Berkowitz v Equinox One Park Ave., Inc.

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Berkowitz v Equinox One Park Ave., Inc. 2020 NY Slip Op 01553 Decided on March 5, 2020 Appellate Division, First Department Published by New York State Law Reporting Bureau pursuant to Judiciary Law § 431. This opinion is uncorrected and subject to revision before publication in the Official Reports.

Decided on March 5, 2020
Richter, J.P., Oing, Moulton, González, JJ.
11203 26431/15E

[*1] Wendy Berkowitz, Plaintiff-Respondent,


Equinox One Park Avenue, Inc., Defendant-Appellant, Equinox Holdings LLC, et al., Defendants.

LaRocca Hornik Rosen & Greenberg LLP, New York (Sherry S. Hamilton of counsel), for appellant.

Ogen & Sedaghati, P.C., New York (Eitan Alexander Ogen of counsel), for respondent.

Order, Supreme Court, Bronx County (Donna Mills, J.), entered on March 6, 2019, which, to the extent appealed from as limited by the briefs, denied defendant Equinox One Park Avenue, Inc.'s motion for summary judgment dismissing the complaint as against it, unanimously modified, at the law, the motion granted as to the causes of action for failure to provide informed consent and negligent hiring, supervision, and training, and otherwise affirmed, without costs.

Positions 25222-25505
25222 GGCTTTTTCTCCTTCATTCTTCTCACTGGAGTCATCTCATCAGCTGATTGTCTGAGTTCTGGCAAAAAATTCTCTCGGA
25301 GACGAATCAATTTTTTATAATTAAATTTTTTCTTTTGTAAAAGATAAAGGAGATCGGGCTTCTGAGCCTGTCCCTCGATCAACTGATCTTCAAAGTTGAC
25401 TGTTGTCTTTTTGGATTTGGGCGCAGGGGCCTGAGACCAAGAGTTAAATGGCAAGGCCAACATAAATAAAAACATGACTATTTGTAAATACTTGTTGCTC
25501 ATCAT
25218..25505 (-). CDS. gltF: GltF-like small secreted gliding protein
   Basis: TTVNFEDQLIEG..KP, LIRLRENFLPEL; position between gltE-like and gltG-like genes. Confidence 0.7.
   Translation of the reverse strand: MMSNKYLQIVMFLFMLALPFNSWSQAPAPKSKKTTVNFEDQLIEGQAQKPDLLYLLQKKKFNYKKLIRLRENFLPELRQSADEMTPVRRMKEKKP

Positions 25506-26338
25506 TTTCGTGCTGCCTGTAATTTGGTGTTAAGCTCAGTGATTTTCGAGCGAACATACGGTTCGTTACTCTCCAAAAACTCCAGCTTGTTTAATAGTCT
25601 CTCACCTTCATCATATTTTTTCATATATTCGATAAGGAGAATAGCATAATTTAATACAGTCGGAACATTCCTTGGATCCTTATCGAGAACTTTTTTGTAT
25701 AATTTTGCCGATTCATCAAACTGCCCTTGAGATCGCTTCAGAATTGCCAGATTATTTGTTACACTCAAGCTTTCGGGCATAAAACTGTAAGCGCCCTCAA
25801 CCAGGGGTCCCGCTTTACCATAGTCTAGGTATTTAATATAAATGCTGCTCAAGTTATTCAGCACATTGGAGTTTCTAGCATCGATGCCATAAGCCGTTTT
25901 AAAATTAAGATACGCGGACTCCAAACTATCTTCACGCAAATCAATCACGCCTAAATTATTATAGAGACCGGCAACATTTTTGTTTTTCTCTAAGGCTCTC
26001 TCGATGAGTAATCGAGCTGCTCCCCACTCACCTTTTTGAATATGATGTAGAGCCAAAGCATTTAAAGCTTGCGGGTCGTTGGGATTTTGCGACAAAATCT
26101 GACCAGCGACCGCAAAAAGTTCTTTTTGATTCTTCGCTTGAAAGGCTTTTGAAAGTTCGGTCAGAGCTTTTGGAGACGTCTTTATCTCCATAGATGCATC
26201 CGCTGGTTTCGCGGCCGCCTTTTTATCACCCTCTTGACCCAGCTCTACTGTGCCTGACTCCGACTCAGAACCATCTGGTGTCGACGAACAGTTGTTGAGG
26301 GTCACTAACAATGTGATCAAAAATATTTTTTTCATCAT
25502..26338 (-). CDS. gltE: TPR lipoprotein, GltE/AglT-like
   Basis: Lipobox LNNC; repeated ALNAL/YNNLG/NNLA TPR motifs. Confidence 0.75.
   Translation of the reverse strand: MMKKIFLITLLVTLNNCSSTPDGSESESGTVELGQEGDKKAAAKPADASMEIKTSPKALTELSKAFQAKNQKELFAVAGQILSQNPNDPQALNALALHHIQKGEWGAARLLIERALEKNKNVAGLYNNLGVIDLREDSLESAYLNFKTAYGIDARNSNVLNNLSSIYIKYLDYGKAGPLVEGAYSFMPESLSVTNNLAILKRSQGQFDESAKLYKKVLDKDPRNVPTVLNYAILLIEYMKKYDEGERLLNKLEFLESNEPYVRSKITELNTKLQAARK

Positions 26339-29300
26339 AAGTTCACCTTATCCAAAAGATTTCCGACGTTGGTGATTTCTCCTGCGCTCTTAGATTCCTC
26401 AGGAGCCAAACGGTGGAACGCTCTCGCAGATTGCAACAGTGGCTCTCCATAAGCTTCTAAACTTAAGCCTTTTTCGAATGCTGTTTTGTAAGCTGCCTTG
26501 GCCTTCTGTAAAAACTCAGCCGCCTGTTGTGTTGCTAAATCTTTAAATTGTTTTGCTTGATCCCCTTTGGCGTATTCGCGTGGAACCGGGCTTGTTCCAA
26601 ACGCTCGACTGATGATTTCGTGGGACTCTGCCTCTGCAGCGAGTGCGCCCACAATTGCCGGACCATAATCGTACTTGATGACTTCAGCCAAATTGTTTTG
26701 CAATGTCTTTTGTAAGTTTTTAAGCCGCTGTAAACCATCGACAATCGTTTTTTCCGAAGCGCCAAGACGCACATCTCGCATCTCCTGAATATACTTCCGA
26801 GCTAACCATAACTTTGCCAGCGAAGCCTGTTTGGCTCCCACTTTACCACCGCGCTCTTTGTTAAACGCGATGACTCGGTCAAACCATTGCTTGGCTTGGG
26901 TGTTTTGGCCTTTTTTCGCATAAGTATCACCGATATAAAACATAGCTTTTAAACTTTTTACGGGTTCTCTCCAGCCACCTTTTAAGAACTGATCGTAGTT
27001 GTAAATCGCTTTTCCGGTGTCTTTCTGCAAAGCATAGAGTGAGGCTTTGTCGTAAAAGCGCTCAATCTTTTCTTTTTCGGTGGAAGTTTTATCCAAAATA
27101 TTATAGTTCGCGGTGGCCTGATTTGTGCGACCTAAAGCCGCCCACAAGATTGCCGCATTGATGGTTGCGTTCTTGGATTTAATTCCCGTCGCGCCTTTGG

Defendant failed to establish its entitlement to summary judgment on the entire complaint. When the "gravamen of the action concerns the alleged failure to exercise ordinary and reasonable care to insure that no unnecessary harm befell the patient, the claim sounds in ordinary negligence" (D'Elia v Menorah Home & Hosp. for the Aged & Infirm, 51 AD3d 848, 851 [2d Dept 2008][internal quotation marks omitted]). Here, plaintiff alleged that defendant "failed to perform the services in a competent and professional manner," and "failed to properly test, perform services, and perform laser hair removal and treat plaintiff." Although defendant offered an expert affidavit in support of its motion, plaintiff raised an issue of fact by submitting photographs of her injuries and provided testimony attesting to the effects and injuries arising from defendant's alleged negligence. Thus, defendant's motion for summary judgment as to plaintiff's first cause of action for negligence was properly denied since the laser treatment was not medical in nature and did not involve "specialized knowledge of medical science or diagnosis and instead seeks to hold [defendant] liable for failing to exercise reasonable care" (id. at 851-852).

The causes of action for failure to provide informed consent and negligent hiring, supervision, and training should have been dismissed. Plaintiff's informed consent claim is not based on treatments that are medical procedures. Moreover, plaintiff failed to establish that the employee acted outside the scope of

her employment and as such, plaintiff's claim for negligent hiring, supervision and training cannot be sustained (Marshall v Darrick E. Antell, MD, P.C., 147 AD3d 478, 479 [1st Dept 2017]).